The posterior fossa findings
of Cleland-Chiari malformation probably result from a normal size cerebellum
developing in a small posterior fossa with low tentorial attachment. The
consequence of this discrepancy is that the cerebellum encroaches on other
posterior fossa structures and is “squeezed” out of the posterior fossa
as it grows. The cerebellum protrudes through the tentorial incisure and
the foramen magnum as it wraps around the brainstem. The pons, medulla,
and cervical spine are stretched inferiorly. The inferior displacement
of the cervical spine is limited by the dentate ligaments. The characteristic
cerebromedullary kink occurs as the medulla is stretched down farther
than the dentate ligaments will allow the cervical spine to move inferiorly.
The tectum is stuck below the tentorium and takes the shape of a beak.
These posterior fossa abnormalities influence supratentorial development.
The splenium of the corpus callosum is thin or absent and neuronal migrational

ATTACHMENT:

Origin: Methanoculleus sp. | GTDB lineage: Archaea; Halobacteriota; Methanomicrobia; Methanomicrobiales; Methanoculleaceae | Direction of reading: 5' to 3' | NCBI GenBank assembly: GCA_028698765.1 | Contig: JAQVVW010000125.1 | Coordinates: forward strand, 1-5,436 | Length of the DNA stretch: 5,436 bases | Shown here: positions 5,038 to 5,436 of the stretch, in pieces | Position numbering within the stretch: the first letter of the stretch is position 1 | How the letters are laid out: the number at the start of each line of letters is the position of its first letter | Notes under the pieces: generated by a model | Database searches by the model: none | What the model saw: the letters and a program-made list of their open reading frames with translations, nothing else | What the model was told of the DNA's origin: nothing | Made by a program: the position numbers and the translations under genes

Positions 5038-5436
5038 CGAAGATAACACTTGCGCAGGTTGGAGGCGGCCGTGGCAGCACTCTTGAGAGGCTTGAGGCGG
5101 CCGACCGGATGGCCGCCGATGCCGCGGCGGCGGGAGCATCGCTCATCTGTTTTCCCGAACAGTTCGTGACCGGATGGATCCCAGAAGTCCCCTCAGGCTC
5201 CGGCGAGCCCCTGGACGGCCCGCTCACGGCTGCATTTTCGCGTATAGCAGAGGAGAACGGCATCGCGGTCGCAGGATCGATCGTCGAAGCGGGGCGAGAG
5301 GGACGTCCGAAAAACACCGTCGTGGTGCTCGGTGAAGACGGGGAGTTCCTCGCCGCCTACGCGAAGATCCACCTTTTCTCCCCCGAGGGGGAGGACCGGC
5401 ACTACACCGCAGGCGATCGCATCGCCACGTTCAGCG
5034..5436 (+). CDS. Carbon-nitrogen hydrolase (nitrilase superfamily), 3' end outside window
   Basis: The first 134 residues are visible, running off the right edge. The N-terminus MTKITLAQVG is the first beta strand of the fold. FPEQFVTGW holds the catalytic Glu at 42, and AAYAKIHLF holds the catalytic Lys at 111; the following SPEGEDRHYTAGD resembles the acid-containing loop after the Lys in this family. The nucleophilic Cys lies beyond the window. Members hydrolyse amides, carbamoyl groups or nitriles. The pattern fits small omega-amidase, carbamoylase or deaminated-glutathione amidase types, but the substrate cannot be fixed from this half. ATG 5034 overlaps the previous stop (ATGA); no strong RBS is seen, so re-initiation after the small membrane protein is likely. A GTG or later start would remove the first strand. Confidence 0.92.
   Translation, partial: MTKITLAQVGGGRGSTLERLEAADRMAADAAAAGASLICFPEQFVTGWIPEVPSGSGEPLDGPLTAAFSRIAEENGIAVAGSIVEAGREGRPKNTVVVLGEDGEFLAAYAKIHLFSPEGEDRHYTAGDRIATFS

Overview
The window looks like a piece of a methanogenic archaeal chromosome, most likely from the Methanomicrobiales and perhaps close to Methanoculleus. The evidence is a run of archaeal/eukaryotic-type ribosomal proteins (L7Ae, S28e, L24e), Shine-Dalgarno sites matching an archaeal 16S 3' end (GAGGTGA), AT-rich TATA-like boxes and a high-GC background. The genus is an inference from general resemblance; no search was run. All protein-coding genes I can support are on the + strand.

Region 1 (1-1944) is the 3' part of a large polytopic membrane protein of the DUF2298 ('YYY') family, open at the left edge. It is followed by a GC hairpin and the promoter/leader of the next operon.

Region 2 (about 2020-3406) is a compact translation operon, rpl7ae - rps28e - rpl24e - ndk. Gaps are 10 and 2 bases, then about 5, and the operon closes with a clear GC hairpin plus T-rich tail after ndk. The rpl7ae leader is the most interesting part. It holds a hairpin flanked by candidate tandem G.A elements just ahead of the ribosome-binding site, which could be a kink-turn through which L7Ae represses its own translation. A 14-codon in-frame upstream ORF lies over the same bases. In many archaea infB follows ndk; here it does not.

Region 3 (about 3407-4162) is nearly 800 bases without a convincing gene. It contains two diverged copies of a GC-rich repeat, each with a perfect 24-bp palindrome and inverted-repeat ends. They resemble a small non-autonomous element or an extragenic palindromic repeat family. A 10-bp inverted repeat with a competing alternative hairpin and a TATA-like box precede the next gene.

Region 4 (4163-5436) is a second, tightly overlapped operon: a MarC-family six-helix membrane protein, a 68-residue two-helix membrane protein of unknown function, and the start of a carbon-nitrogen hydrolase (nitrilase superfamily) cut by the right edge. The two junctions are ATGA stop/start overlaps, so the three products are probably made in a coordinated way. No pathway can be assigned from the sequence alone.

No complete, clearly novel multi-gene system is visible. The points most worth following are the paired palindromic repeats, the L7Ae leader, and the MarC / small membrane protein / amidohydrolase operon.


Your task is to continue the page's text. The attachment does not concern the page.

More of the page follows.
errors are often present. Hydrocephalus occurs because of a combination
of diminished fourth ventricular foramina outflow and aqueductal stenosis.
Magnetic resonance imaging of the brain is diagnostic (Figure 122.1).
Treatment consists of closure of the myelomeningocele. Ventriculoperitoneal
shunt is usually required.
Figure 122.1.— Cleland-Chiari
malformation. T1-weighted sagittal image demonstrates
large massa intermedia, beaked tectum, towering cerebellum, elongated
fourth ventricle, and inferior extension of the cerebellum.
An entity related to Cleland-Chiari
malformation is Chiari III. Chiari type III malformation is characterized
by the displacement of the posterior fossa content (brainstem and cerebellum)
through a C1-C2 spina bifida (Figure 122.2).
Figure 122.2.— Chiari type III malformation. [A] Lateral
view; [B] posterior view; [C]
MRI showing displacement of the posterior fossa content into the cervical